Another standout from the line is the Alpine Eagle XL Chrono Titanium, the first addition of grade 5 titanium in the brand’s chronograph series. The “Rhône Blue” textured sunburst dial, inspired by the iris of an eagle, is complemented by a black outer flange with a tachymeter scale. The black tone is echoed on the two chronograph hours and minutes counters positioned at 3 and 9 o’clock, and on the smaller subdial at 6 o’clock, dedicated to tracking running seconds.

Other highlights from the unveiling include the L.U.C XPS Forest Green, with a 40mm Lucent Steel case (Chopard’s exclusive allow), a stunning 22-carat micro-rotor and twin barrel technology; a water blue Happy Sport limited to 250 pieces; an Imperiale in 18k white gold, fully diamond-set with a diamond, sapphire and mother-of-pearl dial; and the diamond- encrusted 26mm L’Heure du Diamant.

Grand Seiko

Grand Seiko dropped seven new timepieces at Watches and Wonders 2024, each with its own unique feature and design element showcasing the Japanese watchmaker’s great versatility. This includes the Spring Drive Chronograph GMT, a limited-edition release of 700 pieces to commemorate the 20th anniversary of the 9R Spring Drive calibre. Depending on the angle, the dial colour changes from red to orange, recreating the ebullient hues of a Shinshu (the region where all Grand Seiko Spring Drive creations are made) sunrise, courtesy of a new patented dial-coating technology called “Optical Multilayer Coating” involving a physical vapour deposition process. The presence of the lion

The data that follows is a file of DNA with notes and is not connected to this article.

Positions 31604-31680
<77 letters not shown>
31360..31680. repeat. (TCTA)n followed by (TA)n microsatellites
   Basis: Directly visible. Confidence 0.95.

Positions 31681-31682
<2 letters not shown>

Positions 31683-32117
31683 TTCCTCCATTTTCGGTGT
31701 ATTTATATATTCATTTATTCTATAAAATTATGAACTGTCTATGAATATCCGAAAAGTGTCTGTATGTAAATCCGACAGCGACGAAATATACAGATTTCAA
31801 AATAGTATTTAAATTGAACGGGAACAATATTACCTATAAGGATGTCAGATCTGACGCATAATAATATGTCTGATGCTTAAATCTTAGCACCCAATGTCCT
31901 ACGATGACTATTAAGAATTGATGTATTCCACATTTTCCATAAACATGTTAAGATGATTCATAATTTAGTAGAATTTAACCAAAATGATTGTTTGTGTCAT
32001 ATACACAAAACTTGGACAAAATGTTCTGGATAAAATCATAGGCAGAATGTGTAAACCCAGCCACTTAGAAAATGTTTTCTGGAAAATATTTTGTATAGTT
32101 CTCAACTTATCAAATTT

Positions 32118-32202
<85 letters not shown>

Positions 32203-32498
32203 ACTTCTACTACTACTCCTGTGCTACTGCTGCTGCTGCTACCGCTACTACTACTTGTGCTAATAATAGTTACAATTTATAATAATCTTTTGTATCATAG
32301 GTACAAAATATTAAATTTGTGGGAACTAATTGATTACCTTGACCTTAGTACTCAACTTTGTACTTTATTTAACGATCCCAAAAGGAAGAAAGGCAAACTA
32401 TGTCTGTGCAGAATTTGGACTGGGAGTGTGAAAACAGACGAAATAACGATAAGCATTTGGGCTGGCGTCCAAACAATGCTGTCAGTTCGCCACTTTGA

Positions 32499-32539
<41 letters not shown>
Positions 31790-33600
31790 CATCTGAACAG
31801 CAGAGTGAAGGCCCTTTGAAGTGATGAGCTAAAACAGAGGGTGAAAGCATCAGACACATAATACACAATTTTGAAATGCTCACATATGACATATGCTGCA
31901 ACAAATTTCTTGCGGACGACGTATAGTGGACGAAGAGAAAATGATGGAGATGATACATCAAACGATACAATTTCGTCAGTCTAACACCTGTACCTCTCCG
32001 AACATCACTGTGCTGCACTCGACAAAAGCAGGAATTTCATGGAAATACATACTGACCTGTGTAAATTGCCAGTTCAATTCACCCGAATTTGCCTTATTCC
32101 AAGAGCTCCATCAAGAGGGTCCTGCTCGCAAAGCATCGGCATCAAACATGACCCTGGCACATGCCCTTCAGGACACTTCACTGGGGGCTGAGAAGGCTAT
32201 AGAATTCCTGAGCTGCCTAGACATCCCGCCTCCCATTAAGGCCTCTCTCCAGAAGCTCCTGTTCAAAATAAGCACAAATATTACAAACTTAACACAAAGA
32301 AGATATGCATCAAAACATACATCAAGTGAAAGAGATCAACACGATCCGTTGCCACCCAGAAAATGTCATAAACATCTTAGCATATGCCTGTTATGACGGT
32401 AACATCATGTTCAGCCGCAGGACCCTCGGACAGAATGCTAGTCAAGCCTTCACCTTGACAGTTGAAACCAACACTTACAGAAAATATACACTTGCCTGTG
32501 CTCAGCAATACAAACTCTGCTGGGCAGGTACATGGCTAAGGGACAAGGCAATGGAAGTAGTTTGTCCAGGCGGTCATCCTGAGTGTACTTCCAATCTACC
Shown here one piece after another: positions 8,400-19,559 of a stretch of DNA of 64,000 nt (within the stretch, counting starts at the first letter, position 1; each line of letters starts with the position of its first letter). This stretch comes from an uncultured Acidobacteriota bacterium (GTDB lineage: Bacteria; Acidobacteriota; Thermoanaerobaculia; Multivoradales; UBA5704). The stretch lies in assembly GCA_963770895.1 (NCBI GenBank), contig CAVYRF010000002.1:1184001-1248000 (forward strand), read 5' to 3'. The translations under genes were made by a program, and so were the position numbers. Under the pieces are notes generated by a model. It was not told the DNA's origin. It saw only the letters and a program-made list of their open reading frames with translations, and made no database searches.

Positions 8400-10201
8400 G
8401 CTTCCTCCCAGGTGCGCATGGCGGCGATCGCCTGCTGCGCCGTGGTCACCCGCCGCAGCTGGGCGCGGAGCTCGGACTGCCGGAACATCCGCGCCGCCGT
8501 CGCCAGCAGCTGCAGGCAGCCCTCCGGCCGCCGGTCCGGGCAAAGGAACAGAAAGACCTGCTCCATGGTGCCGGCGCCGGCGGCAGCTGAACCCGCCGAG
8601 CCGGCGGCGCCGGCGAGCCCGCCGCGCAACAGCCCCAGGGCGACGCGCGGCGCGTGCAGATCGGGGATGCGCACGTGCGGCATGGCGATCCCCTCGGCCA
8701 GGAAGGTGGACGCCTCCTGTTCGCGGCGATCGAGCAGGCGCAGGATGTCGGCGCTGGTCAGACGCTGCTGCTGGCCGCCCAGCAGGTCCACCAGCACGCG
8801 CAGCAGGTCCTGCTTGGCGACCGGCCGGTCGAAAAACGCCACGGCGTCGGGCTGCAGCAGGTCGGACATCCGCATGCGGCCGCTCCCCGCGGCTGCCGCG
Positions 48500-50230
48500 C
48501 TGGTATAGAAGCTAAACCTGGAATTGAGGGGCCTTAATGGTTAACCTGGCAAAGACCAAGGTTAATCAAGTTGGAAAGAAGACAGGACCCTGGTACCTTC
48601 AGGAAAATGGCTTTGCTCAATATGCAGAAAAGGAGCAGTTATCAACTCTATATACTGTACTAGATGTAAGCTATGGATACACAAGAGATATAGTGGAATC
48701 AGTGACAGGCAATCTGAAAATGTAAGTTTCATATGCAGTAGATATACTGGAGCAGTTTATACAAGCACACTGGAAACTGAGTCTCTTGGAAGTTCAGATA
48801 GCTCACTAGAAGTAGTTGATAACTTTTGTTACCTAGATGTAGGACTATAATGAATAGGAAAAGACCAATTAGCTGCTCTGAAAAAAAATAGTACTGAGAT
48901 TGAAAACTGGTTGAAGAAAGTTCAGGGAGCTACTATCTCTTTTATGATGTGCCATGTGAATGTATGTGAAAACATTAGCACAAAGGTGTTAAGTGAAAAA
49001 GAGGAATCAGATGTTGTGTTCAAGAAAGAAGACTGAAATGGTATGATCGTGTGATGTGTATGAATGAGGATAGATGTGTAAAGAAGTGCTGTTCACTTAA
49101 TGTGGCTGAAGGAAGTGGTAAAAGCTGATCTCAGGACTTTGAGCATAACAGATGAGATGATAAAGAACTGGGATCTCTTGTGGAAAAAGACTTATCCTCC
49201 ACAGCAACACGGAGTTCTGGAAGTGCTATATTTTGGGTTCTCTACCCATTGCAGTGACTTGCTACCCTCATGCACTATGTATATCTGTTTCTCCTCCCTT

– a longstanding symbol of the brand, representing its courage in endeavouring the best in watchmaking accuracy, legibility, durability and beauty – is demonstrated in the powerful, angular case design, and the claw-like, hairline-finished lugs that juxtapose with the Zaratsu-polished surfaces.

There’s also the redesigned Evolution 9 collection, which marks the first time in over half a century that Grand Seiko has presented a hand-wound high-beat movement: the calibre 9SA4. It makes its debut in two elegant dress watches, the SLGW003 attired in Brilliant Hard Titanium and the SLGW002 made of 18k rose gold, both sporting a striking “White Birch Bark” dial with a unique multi-dimensional texture that nods to the white birch tree forests near the Grand Seiko Studio Shizukuishi.